Last week, Justin Mason and I were invited by Bottle & Bean to take part in its first live beer tasting video for its subscribers, which featured the first monthly resident brewery, none other than Anspach & Hobday. Part of me was looking forward to seeing what Paul and Jack had been making since I’d last visited the brewery, but I retained a little hesitation from my past disappointment. From the first sip of beer I tasted, I was reassured. I ate my words, or rather, drank them.

With each beer I tried, from their oldest and most practiced like the Smoked Brown and Table Porter, to newer recipes like the Stout Porter and Pale Ale, I was deeply and fully impressed. The Pale Ale was, to use an adjective I find myself using more frequently and tellingly, ‘Kernel good’, its light and faintly biscuity malt body a simple and well-built stage for a floral and rounded hop character that delivered juicy lime and kiwi flavours cleanly. It is undoubtedly a Juicy Banger.

The Smoked Brown, always A&H’s most unique and trusted beer, has improved further still, and is easily one of London’s, and the UK’s, most accomplished malt-forward ales. The smoky character is delicate but persistent in every drop, adding depth and dimension to a rounded, mouth-coating caramel body and a simple yet resinous hoppy bitterness. I was surprised to learn from Paul that the Smoked Brown requires more hops in the boil than any other beer they make, but the balance that this achieves is genuinely fantastic.

Both the Table Porter and Stout Porter showed the brewery’s key strengths in different ways – the Table version demonstrating an ability to extract the absolute utmost of flavour, whilst the Stout variety showed a real skill in nailing the balance necessary to make great strong beers truly great.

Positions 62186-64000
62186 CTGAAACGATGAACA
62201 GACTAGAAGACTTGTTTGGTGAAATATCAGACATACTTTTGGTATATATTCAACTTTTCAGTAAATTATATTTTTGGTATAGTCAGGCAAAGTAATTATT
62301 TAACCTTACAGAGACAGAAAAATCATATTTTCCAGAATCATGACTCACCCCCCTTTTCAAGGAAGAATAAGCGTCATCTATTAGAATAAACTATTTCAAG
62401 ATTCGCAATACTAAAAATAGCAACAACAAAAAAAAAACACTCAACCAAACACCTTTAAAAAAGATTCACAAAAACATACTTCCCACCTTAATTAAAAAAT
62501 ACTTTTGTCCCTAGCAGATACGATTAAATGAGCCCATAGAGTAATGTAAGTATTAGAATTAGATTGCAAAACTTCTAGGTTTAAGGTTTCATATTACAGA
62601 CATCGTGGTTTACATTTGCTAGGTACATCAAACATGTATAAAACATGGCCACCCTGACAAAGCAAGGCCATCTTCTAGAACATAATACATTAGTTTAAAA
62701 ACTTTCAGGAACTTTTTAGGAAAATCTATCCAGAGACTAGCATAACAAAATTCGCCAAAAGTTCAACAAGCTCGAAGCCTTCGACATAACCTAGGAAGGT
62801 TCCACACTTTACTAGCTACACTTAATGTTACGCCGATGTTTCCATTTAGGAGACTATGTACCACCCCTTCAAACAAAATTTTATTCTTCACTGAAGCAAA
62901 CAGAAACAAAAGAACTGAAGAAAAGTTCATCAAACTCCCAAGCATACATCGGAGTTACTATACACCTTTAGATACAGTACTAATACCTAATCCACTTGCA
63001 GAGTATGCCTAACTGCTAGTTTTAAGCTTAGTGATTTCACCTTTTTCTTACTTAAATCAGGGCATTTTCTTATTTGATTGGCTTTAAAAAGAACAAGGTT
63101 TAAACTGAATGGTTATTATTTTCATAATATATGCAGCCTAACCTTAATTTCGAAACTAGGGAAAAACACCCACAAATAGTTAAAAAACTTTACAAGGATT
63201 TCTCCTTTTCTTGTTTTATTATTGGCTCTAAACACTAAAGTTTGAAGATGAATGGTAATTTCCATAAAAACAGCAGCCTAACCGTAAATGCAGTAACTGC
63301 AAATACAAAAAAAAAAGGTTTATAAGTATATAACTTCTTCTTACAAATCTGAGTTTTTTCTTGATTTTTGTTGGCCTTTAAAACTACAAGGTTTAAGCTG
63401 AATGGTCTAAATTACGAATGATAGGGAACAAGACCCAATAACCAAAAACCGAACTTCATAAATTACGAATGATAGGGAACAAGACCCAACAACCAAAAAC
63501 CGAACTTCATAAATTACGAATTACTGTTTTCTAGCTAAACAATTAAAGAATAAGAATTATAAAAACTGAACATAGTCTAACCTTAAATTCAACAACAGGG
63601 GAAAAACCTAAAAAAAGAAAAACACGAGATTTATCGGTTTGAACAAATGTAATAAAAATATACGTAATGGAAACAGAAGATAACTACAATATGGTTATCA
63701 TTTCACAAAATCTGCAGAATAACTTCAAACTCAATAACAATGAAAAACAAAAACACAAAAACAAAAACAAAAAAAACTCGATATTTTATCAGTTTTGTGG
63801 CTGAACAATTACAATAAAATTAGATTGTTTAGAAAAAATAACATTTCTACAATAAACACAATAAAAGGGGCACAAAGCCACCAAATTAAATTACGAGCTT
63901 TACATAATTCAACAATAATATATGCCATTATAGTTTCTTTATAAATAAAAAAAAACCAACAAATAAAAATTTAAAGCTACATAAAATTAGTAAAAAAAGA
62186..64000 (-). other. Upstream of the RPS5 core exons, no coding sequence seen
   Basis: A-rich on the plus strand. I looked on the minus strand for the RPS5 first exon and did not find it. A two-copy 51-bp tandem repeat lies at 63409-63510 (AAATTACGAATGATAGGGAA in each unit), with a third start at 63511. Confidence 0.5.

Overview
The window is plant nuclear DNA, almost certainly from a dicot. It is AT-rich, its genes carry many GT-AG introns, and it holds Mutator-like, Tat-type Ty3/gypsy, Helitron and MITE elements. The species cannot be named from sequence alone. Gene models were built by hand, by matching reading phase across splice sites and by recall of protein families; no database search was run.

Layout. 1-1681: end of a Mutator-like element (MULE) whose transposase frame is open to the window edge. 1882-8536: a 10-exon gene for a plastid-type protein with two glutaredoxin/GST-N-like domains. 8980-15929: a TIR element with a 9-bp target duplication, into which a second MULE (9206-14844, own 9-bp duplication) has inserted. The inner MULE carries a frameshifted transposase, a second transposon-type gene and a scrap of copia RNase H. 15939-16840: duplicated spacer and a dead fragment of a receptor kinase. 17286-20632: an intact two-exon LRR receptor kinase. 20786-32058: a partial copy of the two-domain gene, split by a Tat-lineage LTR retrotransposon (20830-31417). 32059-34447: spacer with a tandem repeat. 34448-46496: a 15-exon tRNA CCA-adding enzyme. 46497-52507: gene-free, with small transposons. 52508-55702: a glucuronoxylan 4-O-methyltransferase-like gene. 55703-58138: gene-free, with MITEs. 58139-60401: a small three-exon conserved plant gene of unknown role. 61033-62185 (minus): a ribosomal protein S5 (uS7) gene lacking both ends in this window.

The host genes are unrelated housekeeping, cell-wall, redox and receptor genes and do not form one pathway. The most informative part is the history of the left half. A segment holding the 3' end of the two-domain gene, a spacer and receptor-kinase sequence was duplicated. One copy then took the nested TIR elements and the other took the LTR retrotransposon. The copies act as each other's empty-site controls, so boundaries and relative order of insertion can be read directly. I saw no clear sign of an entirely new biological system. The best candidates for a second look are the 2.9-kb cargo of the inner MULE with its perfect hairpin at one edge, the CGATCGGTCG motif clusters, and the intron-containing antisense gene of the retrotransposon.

These technically accomplished core beers aside, it was the samples of other more limited beers served at the brewery taproom that made me eager to return. A sour ale, in truth the ‘control version’ of a beer due to be completed in a number of different ways, was made with a sour mash instead of inoculating the beer in its fermentation stage (to reduce the risk of infecting other batches) and on its own had the vibrant, sharp and uncompromising sour bite I love. The limited edition White Coffee Milk Stout, a deep burnished golden colour and ripe with vanilla and coconut aromas, was just a tart citrus ingredient away from being a creamy, whipped syllabub cocktail. The oily sweetness and lactose-rich body wasn’t entirely my sort of thing, perhaps best enjoyed by those with a sweet tooth, but damn good nonetheless.

The final beer we tried made me chuckle with delight just from smelling it, a Galaxy Saison conceived by Dylan, a newer member of the brewing team. The glorious peach and papaya aroma had a crackle of black pepper running through it. The flavour developed from sweet, sugary guava and watermelon into a fascinating mid-palate note of strawberries covered in black pepper, ending with a spicy astrigency. The ABV was fairly restrained (for a modern saison) at 5.2%, but provided all the oomph the beer needed. The flavours were blinding.

You might not need any persuading that Anspach & Hobday are making great beers, but if you do need persuading, please do take my word for it. Maybe though, like me, you have a had a different bad experience with a beer that has affected, consciously or unconsciously, your willingness to try beers from that brewer again. As simple and as basic a lesson it might be, it remains one worth re-learning. If people deserve a second chance, then undoubtedly so do beers.